The question of whether there is a real "there" for law and complexity theory was raised by my mathematician friend Paul Edelman. In a way, it's also touched upon by J.B.'s most recent posting.
Here's the question that Paul raised:
I get more and more frustrated reading about the supposed implications of CAS to law when no one will be precise about any of the definitions. I suppose it is just the mathematician in me, but until I see some specification of something that can be analyzed in technical way I remain skeptical that there is any there there.This is obviously a very cogent and significant question -- as you would expect from the world's only joint appointment in mathematics and law.
Maybe you can help me in this regard by elaborating on your second post. You note that, as an empirical matter, that the probability of a quake given as a function of its intensity is best modeled by a power law. OK. You then go on to say that this makes a difference in the analysis of what to do in preparation. Why? The distribution is what it is. We can compute the expected damages under assorted hypotheses and do the cost-benefit analysis. What is it about power laws that make any difference to how we think about the question? It may affect the computation, but is there some independent significance to the realization that the power law applies?
You seem to indicate that people underestimate the expected damage because power laws have longer tails. But people are notoriously bad at estimating probabilities even when they are governed by binomial distributions. Are they that much worse in this circumstance. How about massive floods? Are they governed by power law or poisson? I don't know, but I don't know that we are any better there. How about nuclear power disasters? Power law or Poisson? And what about the distribution of hurricanes (whatever that means?) Is it power law or Poisson? If it is Poisson does that mean that everything is now OK with respect to hurricane preparedness?
So what work is all this CAS/power law distribution doing? We are bad at making the correct estimates. We should do better. If we know exactly what the distribution is then maybe we can do a better job, whatever that distribution looks like. What am I missing here?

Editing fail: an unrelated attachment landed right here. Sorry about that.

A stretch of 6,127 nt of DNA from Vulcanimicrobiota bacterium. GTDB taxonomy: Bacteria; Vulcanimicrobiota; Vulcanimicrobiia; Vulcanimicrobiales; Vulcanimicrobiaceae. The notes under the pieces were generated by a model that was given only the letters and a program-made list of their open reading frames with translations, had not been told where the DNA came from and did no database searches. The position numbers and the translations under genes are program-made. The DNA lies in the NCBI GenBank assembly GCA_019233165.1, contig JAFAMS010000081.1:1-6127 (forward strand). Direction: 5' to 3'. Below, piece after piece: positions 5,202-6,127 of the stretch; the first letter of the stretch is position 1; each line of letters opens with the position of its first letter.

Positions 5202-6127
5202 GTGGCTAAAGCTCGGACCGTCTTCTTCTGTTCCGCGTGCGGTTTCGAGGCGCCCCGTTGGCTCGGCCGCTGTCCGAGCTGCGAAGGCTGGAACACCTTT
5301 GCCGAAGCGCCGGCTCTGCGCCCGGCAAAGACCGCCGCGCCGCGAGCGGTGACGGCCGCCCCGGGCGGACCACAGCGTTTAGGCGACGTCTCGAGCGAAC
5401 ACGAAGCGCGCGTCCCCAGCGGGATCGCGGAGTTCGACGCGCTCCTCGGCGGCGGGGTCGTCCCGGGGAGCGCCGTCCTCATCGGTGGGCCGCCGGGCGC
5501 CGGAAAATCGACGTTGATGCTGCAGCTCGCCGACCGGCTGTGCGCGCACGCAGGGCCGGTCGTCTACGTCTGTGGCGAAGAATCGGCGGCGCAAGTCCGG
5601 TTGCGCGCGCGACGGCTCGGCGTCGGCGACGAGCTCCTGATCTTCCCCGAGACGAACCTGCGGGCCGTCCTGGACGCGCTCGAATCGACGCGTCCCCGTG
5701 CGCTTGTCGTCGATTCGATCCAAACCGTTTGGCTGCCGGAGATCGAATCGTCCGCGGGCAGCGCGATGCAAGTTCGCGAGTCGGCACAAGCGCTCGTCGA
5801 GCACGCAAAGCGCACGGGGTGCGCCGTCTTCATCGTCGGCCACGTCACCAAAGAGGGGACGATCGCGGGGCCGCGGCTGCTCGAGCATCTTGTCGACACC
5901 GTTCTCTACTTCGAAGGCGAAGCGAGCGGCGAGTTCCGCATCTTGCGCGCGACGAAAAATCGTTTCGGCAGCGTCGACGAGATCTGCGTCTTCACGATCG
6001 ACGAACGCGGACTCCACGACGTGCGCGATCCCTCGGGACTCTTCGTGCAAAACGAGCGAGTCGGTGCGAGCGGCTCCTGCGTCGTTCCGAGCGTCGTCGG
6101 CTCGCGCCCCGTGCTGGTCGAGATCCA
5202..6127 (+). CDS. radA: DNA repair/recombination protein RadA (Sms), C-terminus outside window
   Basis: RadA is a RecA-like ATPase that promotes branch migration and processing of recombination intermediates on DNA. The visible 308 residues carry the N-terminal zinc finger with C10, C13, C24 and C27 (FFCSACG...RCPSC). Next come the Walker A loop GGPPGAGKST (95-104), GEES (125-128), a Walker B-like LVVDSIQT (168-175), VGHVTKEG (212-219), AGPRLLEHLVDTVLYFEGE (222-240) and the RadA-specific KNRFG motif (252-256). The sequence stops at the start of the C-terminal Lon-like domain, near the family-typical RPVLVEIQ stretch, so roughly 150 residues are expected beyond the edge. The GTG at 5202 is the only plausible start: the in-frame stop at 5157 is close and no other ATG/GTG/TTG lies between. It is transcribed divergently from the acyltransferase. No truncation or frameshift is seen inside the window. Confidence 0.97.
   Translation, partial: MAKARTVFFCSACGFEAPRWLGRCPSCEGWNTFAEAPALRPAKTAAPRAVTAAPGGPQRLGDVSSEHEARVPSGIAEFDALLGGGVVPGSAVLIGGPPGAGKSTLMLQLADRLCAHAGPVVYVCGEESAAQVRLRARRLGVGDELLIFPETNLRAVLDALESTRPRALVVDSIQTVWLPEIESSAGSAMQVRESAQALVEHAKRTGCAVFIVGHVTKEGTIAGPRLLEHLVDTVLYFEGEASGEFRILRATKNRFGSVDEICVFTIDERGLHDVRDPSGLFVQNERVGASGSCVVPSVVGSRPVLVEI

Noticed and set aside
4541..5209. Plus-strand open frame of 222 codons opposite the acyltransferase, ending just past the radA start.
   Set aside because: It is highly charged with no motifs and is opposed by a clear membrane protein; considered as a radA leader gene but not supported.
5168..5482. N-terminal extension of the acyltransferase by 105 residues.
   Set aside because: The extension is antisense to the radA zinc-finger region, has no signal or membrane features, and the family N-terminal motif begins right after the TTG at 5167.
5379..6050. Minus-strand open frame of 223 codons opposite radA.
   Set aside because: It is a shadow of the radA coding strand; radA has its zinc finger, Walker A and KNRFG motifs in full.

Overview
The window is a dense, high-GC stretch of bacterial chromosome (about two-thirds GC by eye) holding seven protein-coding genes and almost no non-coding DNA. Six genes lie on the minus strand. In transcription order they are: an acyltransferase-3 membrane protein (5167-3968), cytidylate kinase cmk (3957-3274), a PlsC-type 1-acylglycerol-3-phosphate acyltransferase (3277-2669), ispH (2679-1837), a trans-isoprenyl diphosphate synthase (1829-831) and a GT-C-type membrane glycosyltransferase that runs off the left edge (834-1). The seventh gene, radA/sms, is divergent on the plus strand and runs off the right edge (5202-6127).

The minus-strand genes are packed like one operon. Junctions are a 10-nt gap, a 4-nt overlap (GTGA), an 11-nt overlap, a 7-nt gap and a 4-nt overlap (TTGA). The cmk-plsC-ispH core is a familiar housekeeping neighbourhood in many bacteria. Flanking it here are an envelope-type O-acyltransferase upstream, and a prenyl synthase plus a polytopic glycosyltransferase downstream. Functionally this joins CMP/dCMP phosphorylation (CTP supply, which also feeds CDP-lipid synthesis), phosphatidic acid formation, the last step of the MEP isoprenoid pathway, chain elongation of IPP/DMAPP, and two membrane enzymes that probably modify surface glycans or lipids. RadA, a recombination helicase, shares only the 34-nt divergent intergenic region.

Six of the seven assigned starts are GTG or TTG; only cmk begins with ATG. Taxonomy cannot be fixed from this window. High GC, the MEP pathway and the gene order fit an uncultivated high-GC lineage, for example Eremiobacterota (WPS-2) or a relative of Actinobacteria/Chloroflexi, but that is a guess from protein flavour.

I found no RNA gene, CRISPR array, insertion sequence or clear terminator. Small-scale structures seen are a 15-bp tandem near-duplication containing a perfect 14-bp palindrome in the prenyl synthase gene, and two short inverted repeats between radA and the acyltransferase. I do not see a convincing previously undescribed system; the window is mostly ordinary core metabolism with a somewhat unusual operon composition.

Rather than tackling the larger question, let me explain why I think power laws specifically are relevant. To begin with, a lot of economic analysis of the kind used in environmental regulation assumes that variances are a second-order consideration -- the main issue is expected loss. For power distributions, variances can be very large compared with means, so risk aversion issues loom large. I was shocked by the very idea that probability distribution could have an infinite variance; I don't have any reason to think that this is an empirically important case, but it does make you realize that variance issues can be critical in risk assessment.
Second, rather than consider the full distribution, analysts often use what they consider to be the median estimate of loss (for example, by picking what they think is the central estimate of risk based on various studies). You see this all the time in risk analysis, where it is also often paired with criticism of EPA for being conservative in its risk estimates. Power laws typically have a mean that's a lot higher than the median, however. So , assuming that we want to use a point estimate in the analysis because using the full distribution would be too unmanageable, we may want to use much more conservative risk estimates even if we know that the risk is probably (more than 50% of the time) going to turn out lower.
In addition, the high degree of variance and the "fat" right tail of the power distribution have some implications for institutional design. In designing institutions, we can't just plan on the typical incident and then add a small allowance for the unexpected. Instead, we have to assume that outcomes may be much worse than "typical."
Finally, to get away from power laws for a minute, the "butterfly effect" aspect of complex systems has led to some interesting rethinking of ecosystem management. J.B. and others, such as Brad Karkkainen, have discussed the need for managers to monitor and adapt to system changes rather than trying to identify an equilibrium strategy.
At the end of the day, will these turn out to be important insights? I am tempted to paraphrase Keynes and say that at the end of the day we are all dead. In the near term, however, I think it's worth making a small investment in the project of applying complexity theory to law.